A few years ago, our blog featured Cindy Hicks and celebrated all that was special about her beyond being an art buyer/producer. Well, since then her path has taken her to many varied places and given her many opportunities to work with great creatives and photographers. Because of her vast experience and respected reputation, I thought she too would have some wonderful insights into what makes for a powerful portfolio or website.
In what situations do you review portfolios?
Lately I mostly view portfolios online or photographers send me a dropbox of images to look through.
Do you ever have a need anymore to call a portfolio into your agency for consideration?
Since I freelance now, so much is online, in the past couple of years, I have only viewed websites. I do miss the craft of a well done book on wonderful paper.
What advice can you give a photographer trying to determine the right number of images to put into the portfolio?
That has always been some magic number, when really it is if the images keep the viewer engaged. In the past 15-20 was the number thrown around, now flipping through images online you can go through so many with thumbnails and different sections of the work. As long as the site loads quickly & the images are of a good size the site can go deep into the body of work without feeling overwhelming. There are not too many if the right image in the mix.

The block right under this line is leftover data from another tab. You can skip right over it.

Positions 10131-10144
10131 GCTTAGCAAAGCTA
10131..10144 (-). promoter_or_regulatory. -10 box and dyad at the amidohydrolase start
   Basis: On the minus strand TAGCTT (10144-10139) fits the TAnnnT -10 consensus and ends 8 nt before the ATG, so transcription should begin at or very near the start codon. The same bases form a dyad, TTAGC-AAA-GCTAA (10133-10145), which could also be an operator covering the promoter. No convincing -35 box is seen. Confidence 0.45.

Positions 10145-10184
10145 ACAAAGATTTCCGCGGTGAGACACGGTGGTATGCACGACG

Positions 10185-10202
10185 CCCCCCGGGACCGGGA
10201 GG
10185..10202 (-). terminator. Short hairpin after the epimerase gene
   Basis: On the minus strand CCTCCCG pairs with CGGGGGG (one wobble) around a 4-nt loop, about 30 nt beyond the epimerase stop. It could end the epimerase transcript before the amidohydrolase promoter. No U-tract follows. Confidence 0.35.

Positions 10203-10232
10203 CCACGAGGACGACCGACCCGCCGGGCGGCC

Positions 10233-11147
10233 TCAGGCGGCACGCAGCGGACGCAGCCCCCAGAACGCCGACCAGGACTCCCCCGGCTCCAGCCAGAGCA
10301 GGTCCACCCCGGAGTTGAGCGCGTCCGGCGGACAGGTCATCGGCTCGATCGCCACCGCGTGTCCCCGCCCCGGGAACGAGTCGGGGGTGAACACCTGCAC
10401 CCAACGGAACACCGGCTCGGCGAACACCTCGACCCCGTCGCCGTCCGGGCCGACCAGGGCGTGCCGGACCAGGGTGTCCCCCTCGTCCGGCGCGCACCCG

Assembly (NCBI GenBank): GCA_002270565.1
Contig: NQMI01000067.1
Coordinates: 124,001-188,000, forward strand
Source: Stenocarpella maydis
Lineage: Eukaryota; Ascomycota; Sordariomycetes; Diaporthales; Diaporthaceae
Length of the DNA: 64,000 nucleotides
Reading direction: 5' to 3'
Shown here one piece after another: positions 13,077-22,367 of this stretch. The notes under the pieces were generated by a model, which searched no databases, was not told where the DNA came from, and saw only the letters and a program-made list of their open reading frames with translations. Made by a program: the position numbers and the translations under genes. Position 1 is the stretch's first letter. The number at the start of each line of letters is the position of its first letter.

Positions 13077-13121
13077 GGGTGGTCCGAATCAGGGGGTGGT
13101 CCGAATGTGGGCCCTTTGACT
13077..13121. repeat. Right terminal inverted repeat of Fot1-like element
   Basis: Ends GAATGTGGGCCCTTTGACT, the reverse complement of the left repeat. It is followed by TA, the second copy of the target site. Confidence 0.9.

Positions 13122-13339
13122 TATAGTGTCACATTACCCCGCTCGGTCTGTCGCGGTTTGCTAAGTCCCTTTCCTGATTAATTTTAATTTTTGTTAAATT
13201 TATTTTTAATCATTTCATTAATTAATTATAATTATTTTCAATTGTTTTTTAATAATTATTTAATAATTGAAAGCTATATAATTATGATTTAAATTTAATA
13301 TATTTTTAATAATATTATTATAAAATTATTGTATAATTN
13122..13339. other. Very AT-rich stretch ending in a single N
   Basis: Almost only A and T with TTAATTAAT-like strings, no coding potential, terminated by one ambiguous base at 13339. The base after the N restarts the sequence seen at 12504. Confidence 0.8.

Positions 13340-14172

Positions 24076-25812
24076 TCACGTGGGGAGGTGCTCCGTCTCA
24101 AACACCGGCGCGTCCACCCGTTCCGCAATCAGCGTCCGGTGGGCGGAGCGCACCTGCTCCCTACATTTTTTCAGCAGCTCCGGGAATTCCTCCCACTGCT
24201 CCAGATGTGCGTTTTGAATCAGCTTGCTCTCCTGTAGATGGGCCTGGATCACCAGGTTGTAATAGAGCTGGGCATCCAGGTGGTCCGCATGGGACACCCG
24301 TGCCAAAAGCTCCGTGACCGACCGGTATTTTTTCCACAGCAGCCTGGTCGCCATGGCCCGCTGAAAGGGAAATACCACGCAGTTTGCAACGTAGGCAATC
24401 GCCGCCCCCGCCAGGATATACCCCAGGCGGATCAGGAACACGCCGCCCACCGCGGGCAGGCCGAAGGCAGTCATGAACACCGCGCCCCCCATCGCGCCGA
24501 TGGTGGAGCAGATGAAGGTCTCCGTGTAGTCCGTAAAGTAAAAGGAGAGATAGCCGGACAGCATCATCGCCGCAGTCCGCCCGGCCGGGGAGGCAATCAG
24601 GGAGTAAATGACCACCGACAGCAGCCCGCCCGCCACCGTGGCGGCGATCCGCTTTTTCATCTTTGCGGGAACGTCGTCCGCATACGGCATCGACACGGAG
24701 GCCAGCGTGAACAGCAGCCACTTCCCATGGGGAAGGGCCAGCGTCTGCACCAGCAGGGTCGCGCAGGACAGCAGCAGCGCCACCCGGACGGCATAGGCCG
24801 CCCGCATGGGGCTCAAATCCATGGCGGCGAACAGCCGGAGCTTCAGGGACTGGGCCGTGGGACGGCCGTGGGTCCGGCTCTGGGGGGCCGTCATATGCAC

Do you think showing tear sheets in the portfolio is important?
Tear sheets have a tendency to have the creative look at the design of the ad vs. the photography I think. So I like the images in the purist form, maybe with tears as thumbnails in the back of the book or a separate page of the website.
Even though websites are the primary source for reviewing photography, why should a photographer still have a portfolio?
Because there is still a demand to present work, to see the prints, the color, the craft, the fine art of it all, that could just be me. But as a art producer, I like to focus on the art of it all.
What is your biggest pet peeve when it comes to websites?
SLOW & small images & too much flash.
Is it important to have multiple portfolios on a website or just one portfolio of hero images?
I like multiple, people, places, things, personal work.
Do you look at an entire portfolio online or just the first few images?
I look at everything, I like to see the scope of the artists skill & what they choose to show. If I am only looking for something very particular; like food I may just scan that work.
Do you see any unique trends happening with websites lately?
They seem to be more functional & practical not overly designed, focusing on the photography; as it should. I do see photographers incorporating their Instagram images into their sites, to show that photography is an everyday thing, not just work.
How important is navigation when reviewing a website?
Huge, nothing makes me leave a site faster than a buggy site, slow or not logical in it’s design.
Do you ever use the Print Your Own PDF feature offered on some websites?
Yes I do, that help gather images selected for the job. I have also created a Pinterest page to use as a mood board.